Documentary filmmaker Audrey Ewell talks ‘Until the Light Takes Us’ in advance of its special screening at The Roxy Cinema on July 26th.
Aaron Aites and Fenriz. Images courtesy of the artists.
Over a decade after the murders and church burnings that scandalized Norway's black metal scene, filmmakers Audrey Ewell and her partner Aaron Aites traveled to the country to go beyond the headlines and rumors, in order to better understand the ideas and aesthetics behind the lo-fi metal subculture. The result was the 2009 documentary Until the Light Takes Us, which digs into the motivations of bands like Darkthrone, Burzum, Emperor, and others. On July 26th, Ewell is hosting a special screening of UTLTU at The Roxy Cinema, its first in New York City screening since the 2009 premiere. She will also screen Memory Box, a science-fiction short she shot with Aites, who passed away last year, which stars Blade Runner 2049 and Black Mirror star Mackenzie Davis and Upstream Color and Primer writer/director and actor, Shane Carruth.
Instead of documenting behind-the-scenes events with a digital camera, Ewell used a Lomo instant analogue, a camera notorious for its fuzzy focus. In the photos she shared with Creators, Ewell captures Darkthrone leader Gylve 'Fenriz' Nagell in candid moments during breaks in shooting, either at Darkthrone's rehearsal space or Ewell and Aites' flat, where they shot many of the film's interviews.
Ewell and Aites were originally introduced to Norwegian black metal through their friend Andee Connors, owner of the San Francisco record store Aquarius Records, whose label, Tumult, put out a record by Aites' band, Iran. Although they were into lo-fi noise, psychedelic, and drone music, the two were hesitant about checking out black metal. They ultimately relented, falling deep down the Norwegian scene's ever-intriguing rabbit hole.
"There was such an inherent conflict in the scene itself: it was at once intellectual from certain quarters, and then there was a strong sense of parody, bands pushing past the furthest edge of the anti-societal things they could come up," Ewell says. "We were just looking at all of this and the aesthetics, which were gorgeous with stripped down black-and-white, so we just deep-dived into it."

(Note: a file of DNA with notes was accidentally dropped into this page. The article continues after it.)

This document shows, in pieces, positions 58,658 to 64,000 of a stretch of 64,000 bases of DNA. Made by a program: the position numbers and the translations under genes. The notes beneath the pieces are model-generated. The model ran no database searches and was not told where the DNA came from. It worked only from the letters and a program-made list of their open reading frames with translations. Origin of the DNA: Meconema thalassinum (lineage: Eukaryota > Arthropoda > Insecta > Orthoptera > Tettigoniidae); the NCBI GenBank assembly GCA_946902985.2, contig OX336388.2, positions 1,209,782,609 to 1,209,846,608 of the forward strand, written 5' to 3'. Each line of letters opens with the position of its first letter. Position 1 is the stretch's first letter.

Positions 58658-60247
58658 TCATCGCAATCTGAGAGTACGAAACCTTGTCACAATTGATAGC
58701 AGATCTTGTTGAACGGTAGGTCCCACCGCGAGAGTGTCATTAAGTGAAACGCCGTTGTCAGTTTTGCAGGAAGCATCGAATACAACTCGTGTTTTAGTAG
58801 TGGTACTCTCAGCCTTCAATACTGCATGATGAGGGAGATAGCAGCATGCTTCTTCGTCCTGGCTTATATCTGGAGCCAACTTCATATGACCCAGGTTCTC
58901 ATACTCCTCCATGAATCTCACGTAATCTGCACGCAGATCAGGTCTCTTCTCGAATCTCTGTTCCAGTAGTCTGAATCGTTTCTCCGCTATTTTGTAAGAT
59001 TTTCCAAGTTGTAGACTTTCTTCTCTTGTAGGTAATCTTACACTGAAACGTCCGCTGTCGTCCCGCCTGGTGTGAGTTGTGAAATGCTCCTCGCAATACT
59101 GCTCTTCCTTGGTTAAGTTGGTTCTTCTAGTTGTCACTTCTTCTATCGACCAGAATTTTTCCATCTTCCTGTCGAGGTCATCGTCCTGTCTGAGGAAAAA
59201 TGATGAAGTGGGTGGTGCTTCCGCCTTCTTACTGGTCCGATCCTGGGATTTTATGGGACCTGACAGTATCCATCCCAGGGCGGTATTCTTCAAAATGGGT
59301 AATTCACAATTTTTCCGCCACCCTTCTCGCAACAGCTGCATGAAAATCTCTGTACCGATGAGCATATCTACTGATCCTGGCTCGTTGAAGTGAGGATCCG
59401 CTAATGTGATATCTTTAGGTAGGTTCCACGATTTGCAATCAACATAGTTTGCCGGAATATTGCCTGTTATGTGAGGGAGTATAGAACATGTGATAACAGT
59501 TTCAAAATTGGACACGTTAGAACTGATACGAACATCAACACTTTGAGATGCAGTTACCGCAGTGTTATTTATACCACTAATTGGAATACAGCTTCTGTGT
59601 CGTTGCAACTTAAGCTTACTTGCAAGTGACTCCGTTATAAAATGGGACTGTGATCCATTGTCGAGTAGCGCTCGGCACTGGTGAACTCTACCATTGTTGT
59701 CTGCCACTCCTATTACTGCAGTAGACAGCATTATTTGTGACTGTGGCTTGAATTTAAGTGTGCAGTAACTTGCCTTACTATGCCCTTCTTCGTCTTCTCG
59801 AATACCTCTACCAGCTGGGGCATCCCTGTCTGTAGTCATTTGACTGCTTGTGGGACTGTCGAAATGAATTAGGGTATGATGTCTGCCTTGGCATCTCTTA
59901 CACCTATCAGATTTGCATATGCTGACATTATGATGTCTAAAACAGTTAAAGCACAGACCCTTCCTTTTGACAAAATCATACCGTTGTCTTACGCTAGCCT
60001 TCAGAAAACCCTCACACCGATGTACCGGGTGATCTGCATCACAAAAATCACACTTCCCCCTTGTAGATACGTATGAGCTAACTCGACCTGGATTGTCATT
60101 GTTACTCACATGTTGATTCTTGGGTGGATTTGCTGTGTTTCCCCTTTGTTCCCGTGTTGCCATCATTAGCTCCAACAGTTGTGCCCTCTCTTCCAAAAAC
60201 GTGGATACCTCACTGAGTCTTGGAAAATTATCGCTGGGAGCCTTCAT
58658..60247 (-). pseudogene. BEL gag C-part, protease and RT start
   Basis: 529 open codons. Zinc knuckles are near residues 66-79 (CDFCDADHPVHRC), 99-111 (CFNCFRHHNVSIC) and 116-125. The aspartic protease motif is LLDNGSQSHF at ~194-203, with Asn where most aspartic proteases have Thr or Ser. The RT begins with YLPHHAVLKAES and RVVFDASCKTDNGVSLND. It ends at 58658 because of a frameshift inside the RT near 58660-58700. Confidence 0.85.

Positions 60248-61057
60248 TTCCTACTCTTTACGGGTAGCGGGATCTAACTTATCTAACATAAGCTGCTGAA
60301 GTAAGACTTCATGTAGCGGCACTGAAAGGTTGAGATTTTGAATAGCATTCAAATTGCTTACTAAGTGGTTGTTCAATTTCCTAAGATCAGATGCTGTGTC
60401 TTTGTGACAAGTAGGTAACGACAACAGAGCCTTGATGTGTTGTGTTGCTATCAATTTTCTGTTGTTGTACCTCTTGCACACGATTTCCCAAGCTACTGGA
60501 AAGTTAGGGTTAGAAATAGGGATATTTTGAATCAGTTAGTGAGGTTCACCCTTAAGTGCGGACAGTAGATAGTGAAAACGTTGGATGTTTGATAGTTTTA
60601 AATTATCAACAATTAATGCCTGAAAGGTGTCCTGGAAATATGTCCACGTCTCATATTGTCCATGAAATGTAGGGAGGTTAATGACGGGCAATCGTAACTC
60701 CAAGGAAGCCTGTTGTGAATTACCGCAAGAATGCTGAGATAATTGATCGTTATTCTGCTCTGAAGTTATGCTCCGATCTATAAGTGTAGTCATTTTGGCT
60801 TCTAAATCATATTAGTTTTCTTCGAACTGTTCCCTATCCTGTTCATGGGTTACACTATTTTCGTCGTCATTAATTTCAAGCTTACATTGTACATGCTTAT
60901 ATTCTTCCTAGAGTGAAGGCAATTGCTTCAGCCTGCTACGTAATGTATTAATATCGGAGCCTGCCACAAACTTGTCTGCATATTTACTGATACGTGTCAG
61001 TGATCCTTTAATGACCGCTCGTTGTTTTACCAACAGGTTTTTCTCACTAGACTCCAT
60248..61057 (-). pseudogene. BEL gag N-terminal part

Ewell and Aites wanted to see a documentary film on the subject, but none existed. So, the two decided to make their own documentary.
The two filmmakers wanted to avoid casting the scene as homogenous, which the media coverage of its more unsavory aspects—Vikernes' church arson and murder of Mayhem co-founder, Euronymous—had already accomplished. Ewell and Aites instead illustrated the diversity within the scene by interviewing the individuals at the vortex of it all.
What Ewell and Aites learned in making the documentary, from the research phase to the filming, is that each band's leading figures had different motivations. Ewell characterizes Fenriz as the consummate artist, someone who wanted to make music on his own terms. Instead of continuing with a successful death metal career, Fenriz opted instead for a brand of lo-fi black metal that no one—and certainly not his label—was looking for at the time.
"Fenriz wanted to just have the freedom to create what he wanted to create on his terms," says Ewell. "Then there was someone like [Burzum's] Varg Vikernes, who was motivated by his ideological positions, and [Mayhem's] Øystein 'Euronymous' Aarseth, who was really kind of a businessman in a lot of ways with his record store and label, and who wanted to make money and publicize black metal at the time and bring it to a wider audience. And then there was Immortal, and they're making music about demon-filled winter realms, and they had their own reasons."
Ewell explains that these competing personalities and motivations created friction within the black metal scene. As Ewell and Aites realized in making UTLTU, upon deeper inspection, the Norwegian black metal scene was more complex than a cohesive, militant whole.
Ewell will screen UTLTU on July 26th at The Roxy Cinema in Tribeca, after screening her final project with Aites, Memory Box, their fictional sci-fi short in which Davis works at a place where actors recreate clients' memories. Following the film, Ewell will be hosting a Q&A with the film's other star, sci-fi filmmaker Carruth.
Click here to see more of Audrey Ewell and Aaron Aites' work.